The increased cost of energy has come alongside a rapid increase in the price of other essentials like food and fuel, amounting to a cost of living crisis.
Further rises in the cost of energy are expected in October when the price cap is likely to increase by £800 to an average of £2,800 a year.
With summer approaching, many households will be able to keep the thermostat down to save money. However, the cost of cooking and heating up water will still contribute to the cost of your energy bill.
If you’re looking for ways to keep costs down over the next few months, we’ve rounded up all the tips you need to conserve energy at home to keep your energy bill as low as possible.
We’ve also put together advice on where to turn if you’re struggling with paying your energy bill.
What’s driving the energy crisis?
For several months, high demand for oil and gas around the world has led to a spike in prices. The war in Ukraine has further exacerbated the trend.
One of the most obvious ways to save on heating costs is to only crank up the thermostat when you need it, as well as taking shorter showers (as energy is used to heat the water).
Draughty houses, however, can make it hard for a building to retain heat – so having thick curtains on your windows and keeping internal doors closed is one way of trapping heat.
If you live in private or social housing and claim certain benefits you may be eligible for the Affordable Warmth Obligation, a scheme under which the government helps pay the cost of insulation work or upgrading your heating in other ways.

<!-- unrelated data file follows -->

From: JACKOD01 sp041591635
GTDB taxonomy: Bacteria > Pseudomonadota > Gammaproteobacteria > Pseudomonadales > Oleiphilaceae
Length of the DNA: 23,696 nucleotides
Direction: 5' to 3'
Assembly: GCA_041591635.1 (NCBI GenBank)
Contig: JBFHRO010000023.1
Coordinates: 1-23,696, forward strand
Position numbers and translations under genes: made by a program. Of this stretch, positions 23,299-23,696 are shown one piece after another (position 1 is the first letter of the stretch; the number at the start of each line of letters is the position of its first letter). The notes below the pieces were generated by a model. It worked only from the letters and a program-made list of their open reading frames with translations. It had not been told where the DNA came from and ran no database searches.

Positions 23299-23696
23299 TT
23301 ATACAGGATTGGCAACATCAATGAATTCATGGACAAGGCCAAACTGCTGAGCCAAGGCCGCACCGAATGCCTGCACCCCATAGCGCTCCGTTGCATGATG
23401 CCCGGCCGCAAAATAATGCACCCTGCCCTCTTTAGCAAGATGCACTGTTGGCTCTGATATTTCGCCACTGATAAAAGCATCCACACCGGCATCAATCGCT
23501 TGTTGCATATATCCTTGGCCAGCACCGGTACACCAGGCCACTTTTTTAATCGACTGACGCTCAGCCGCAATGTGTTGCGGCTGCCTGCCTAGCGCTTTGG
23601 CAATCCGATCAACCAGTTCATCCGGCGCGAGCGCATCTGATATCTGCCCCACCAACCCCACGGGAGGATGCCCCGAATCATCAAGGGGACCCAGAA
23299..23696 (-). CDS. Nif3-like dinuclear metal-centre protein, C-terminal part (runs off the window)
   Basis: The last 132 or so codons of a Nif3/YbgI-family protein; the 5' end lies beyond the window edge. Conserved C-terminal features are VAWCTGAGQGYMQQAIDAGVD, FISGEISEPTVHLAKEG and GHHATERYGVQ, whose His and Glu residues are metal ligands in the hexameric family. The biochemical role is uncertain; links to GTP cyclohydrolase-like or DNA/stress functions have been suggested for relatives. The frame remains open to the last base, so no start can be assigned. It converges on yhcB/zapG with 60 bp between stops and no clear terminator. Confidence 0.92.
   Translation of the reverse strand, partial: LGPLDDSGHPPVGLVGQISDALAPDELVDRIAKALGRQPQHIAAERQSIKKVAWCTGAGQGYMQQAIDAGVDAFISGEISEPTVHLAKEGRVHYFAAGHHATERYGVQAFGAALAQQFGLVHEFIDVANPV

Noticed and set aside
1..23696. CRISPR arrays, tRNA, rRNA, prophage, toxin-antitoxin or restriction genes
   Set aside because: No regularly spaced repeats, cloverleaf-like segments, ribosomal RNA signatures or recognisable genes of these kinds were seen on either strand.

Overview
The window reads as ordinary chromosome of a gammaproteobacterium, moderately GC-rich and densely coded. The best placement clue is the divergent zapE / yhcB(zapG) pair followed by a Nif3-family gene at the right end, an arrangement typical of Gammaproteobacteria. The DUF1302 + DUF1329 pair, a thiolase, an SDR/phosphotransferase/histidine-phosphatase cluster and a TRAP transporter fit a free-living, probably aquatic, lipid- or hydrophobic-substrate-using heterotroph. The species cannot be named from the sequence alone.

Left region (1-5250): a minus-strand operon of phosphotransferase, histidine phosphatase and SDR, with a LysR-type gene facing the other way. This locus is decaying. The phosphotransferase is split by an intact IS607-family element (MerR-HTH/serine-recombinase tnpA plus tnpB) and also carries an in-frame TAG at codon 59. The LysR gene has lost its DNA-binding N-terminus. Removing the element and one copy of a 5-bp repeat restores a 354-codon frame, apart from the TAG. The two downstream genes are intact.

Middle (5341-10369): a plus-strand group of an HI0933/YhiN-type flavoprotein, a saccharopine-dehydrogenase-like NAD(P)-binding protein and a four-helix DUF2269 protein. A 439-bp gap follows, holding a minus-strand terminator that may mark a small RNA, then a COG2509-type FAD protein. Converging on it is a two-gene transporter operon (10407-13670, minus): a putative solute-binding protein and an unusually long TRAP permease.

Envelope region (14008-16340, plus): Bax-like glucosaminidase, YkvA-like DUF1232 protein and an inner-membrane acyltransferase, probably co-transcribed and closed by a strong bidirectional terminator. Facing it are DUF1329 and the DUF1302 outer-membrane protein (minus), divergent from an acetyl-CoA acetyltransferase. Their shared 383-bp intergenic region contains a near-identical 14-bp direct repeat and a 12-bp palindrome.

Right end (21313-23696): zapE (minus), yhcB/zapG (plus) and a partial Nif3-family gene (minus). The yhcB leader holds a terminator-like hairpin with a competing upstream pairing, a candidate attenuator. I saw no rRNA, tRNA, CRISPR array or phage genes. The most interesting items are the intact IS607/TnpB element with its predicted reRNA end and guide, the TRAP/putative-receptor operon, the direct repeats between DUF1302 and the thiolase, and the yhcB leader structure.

You can find out more about this scheme, and others you may be eligible for, on the government’s energy advice website.
Another way to keep an eye on costs is to see whether your energy supplier can give you a smart meter – this allows you to see how much you’re spending on a live meter.
Aside from heating, there are a few ways you can keep down the costs of using your oven or stove. These include:
Putting a lid on your saucepans while cooking
If you can afford to do so, batch cook meals to get more food out of one cooking session, or cook several things at once when using your oven
Only boil as much water as you need
If you have a microwave, cooking food in it can save on energy. You can microwave a potato to bake it in far less time than using the oven, for example
You should be able to negotiate a payment plan which works for you and the supplier should take into account how much you can afford to pay.
Citizens Advice offers a budgeting tool to help you calculate how much you can pay based on your circumstances.
If you can’t reach an agreement or can’t make payments you’ve agreed, the company may install a prepayment meter instead.
If you receive income support, income-based jobseekers’ allowance, employment and support allowance, pension credit or universal credit (while unemployed) you may be able to pay energy bills or debts through your benefits.
This is called “third party deductions” or Fuel Direct and you can find out more about the scheme on the government’s website.
Recipients of benefits may be eligible for other schemes to help pay for heating such as the Warm Home Discount.